Last week, New York Times editor Michael Luo wrote an open letter to a woman that harassed him and his family for being Asian-American.
“I was, honestly, stunned when you yelled at us from down the block, ‘Go back to China!’” Luo said in his letter, published in the New York Times on Oct. 9th. “Afterward, my 7-year-old, who witnessed the whole thing, kept asking my wife, ‘Why did she say, ‘Go back to China?’ We’re not from China.’”
Luo’s letter lead to an outpouring of responses on Twitter, as others relayed their experiences with racially charged encounters.
At a time when diversity in America is so widely discussed, the issues of Asian Americans are not as commonly covered in widespread media.
According to the 2010 census, minorities make up close to 30 percent of Seattle’s population. Half those are Asian Americans. With the prominence of racial equality groups like Black Lives Matter tackling the heavy subject of police brutality, what about Asian American issues?
“It’s not fair to compare the issues of the Black Lives Matters group and Asians,” said Hong Chhuor, the communications manager of Seattle’s Asian Counseling and Referral Service (ACRS). “We experience oppression in other ways; we are seen as the model minority that doesn’t have a strong voice.”
While Asian Americans may not be the target of police brutality, Luo’s experience in New York exemplifies the serious issues of racism and discrimination that we’re facing nationwide.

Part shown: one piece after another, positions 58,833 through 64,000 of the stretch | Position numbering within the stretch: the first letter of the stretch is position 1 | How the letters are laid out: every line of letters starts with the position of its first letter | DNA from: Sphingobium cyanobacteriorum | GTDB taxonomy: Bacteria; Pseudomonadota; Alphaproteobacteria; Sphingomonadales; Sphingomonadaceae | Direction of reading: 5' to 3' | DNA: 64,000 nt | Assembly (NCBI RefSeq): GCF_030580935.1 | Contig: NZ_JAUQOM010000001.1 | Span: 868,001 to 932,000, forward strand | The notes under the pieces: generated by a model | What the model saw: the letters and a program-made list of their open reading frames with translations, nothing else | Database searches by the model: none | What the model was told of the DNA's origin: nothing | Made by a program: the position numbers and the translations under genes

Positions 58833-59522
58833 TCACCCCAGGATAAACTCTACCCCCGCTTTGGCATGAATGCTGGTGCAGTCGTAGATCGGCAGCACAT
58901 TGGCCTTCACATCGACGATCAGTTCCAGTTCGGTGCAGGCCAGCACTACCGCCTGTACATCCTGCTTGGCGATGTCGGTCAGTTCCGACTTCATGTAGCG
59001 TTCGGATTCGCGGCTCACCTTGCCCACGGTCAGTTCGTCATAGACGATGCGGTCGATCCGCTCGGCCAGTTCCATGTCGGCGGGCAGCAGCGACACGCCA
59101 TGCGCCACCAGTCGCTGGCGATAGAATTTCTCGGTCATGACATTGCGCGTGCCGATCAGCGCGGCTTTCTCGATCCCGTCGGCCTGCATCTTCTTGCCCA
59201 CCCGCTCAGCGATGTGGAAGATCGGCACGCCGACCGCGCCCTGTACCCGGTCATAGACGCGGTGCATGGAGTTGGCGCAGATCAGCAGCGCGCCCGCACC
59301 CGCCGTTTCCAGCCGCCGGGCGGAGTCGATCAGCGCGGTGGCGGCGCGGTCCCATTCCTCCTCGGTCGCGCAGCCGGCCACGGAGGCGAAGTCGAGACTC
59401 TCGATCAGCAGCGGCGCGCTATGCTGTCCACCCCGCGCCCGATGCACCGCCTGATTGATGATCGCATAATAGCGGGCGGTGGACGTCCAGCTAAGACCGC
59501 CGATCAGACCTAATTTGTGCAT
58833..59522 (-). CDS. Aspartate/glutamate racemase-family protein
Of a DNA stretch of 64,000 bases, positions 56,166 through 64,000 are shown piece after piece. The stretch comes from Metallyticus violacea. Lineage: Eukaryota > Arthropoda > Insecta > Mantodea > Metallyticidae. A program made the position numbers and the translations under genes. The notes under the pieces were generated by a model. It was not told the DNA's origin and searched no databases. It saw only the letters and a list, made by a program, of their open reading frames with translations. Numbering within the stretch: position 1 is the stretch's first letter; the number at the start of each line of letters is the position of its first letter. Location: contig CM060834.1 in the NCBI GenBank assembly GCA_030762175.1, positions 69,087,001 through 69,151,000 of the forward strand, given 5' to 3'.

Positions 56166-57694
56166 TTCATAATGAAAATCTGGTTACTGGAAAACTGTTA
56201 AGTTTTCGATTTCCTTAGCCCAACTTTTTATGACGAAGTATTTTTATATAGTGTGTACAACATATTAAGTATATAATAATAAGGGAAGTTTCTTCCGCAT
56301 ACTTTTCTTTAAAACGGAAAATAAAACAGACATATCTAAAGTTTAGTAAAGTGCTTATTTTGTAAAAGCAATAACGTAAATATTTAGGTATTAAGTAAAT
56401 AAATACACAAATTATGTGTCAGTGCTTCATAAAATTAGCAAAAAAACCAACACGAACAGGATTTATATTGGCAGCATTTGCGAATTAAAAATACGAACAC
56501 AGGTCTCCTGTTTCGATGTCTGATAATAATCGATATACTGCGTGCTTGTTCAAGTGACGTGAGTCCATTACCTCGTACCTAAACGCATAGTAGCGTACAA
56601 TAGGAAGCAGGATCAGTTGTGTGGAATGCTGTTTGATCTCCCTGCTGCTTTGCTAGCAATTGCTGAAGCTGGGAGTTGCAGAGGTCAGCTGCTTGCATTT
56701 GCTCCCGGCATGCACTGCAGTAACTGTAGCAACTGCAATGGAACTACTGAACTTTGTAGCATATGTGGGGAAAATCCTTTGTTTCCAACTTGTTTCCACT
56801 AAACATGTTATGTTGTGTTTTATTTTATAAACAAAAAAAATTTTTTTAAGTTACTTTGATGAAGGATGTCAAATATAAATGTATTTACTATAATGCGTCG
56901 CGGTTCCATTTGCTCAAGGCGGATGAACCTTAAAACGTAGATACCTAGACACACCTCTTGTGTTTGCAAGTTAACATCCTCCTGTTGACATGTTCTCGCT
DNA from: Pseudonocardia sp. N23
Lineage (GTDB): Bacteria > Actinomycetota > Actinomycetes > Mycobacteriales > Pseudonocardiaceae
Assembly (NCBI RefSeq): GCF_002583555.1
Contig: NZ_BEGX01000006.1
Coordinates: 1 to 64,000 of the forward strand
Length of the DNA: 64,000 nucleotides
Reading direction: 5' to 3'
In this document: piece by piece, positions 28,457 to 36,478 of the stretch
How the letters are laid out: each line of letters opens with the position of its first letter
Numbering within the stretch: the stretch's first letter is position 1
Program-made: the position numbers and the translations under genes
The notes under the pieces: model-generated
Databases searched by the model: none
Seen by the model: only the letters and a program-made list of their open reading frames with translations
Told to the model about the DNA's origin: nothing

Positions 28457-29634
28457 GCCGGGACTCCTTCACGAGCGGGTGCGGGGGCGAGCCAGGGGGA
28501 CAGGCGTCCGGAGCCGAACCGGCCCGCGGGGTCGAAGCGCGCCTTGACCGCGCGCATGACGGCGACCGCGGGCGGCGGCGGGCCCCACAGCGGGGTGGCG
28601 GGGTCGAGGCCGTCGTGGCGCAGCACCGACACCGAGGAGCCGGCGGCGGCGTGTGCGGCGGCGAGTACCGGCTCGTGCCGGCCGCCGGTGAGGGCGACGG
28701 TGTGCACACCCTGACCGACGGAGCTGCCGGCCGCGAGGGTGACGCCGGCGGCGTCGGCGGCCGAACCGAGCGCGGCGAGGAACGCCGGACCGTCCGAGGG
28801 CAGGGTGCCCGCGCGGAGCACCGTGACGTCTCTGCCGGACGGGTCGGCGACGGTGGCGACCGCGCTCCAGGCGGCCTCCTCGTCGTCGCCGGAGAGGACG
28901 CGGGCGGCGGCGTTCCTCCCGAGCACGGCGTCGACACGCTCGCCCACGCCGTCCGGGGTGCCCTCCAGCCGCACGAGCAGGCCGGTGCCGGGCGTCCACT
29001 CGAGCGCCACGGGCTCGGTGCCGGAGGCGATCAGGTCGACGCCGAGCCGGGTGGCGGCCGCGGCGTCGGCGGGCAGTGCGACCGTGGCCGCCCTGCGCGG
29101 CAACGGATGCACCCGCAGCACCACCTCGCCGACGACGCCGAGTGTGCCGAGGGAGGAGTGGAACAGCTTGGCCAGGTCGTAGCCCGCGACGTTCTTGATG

Surveys done in Washington D.C. found that 54 percent of students being bullied are Asian American, and racist stereotypes continue to exist in modern media, like a recent Fox News segment shot in New York City’s Chinatown.
In addition to bullying and street harassment, Asians often face stereotyping, marginalization, and cultural appropriation, even right here in Seattle.
“I grew up in Seattle. I always feel like this is a very diverse area, but it doesn’t seem like we’re insulated from racism.”
Jennifer Sun, a Seattle-born Chinese American woman says she dealt with this incident when she attended a Mariners game last year:
“My daughter and I sat down and pretty soon I started hearing this person yelling ‘F-ing Chinese people, f-ing Chinese eyes’ and I didn’t even know who he was yelling at,” said Sun. “It’s one of those moments where you’re kind of like, did I really just hear that?”
Unfortunately, for Sun, this racial attack wasn’t a one time incident.
“I feel like it happens all the time,” Sun said. “I was walking down the street with my niece just by our house and somebody felt like they had to yell ‘chink’ at us. I grew up in Seattle. I always feel like this is a very diverse area, but it doesn’t seem like we’re insulated from racism.”
While social media campaigns like #NotYourAsianSidekick and influential bloggers like Angry Asian Man have called out underlying racial issues in the media, they have still yet to gain the traction necessary to invoke a mass movement for change.
Regional Asian American activist groups like Asian Americans United, which was founded over 30 years ago, do not have the widespread social prominence to address problems head on.
Without a widely publicized group or idea, the most that Asian Americans can do now is to make sure that their voices are heard individually.
“Our hope is in empowering the community,” said Chhuor. “Rallying to register to vote, engaging with leaders, we want to give the population a voice.”
Since Luo first published his letter, the New York Times has produced a video where others told their own stories of harassment and discrimination (embedded above), and hosted a live chat with Asian American experts and advocates.
Despite the negativity of these incidents, there is still optimism in the dialogue that they have created.
“In general I’m a very hopeful person,” said Sun. “This is the time when I hope we can make our voices heard and that we can join in to be allies with other people of color, but also with anyone who’s willing to start talking more openly about this.”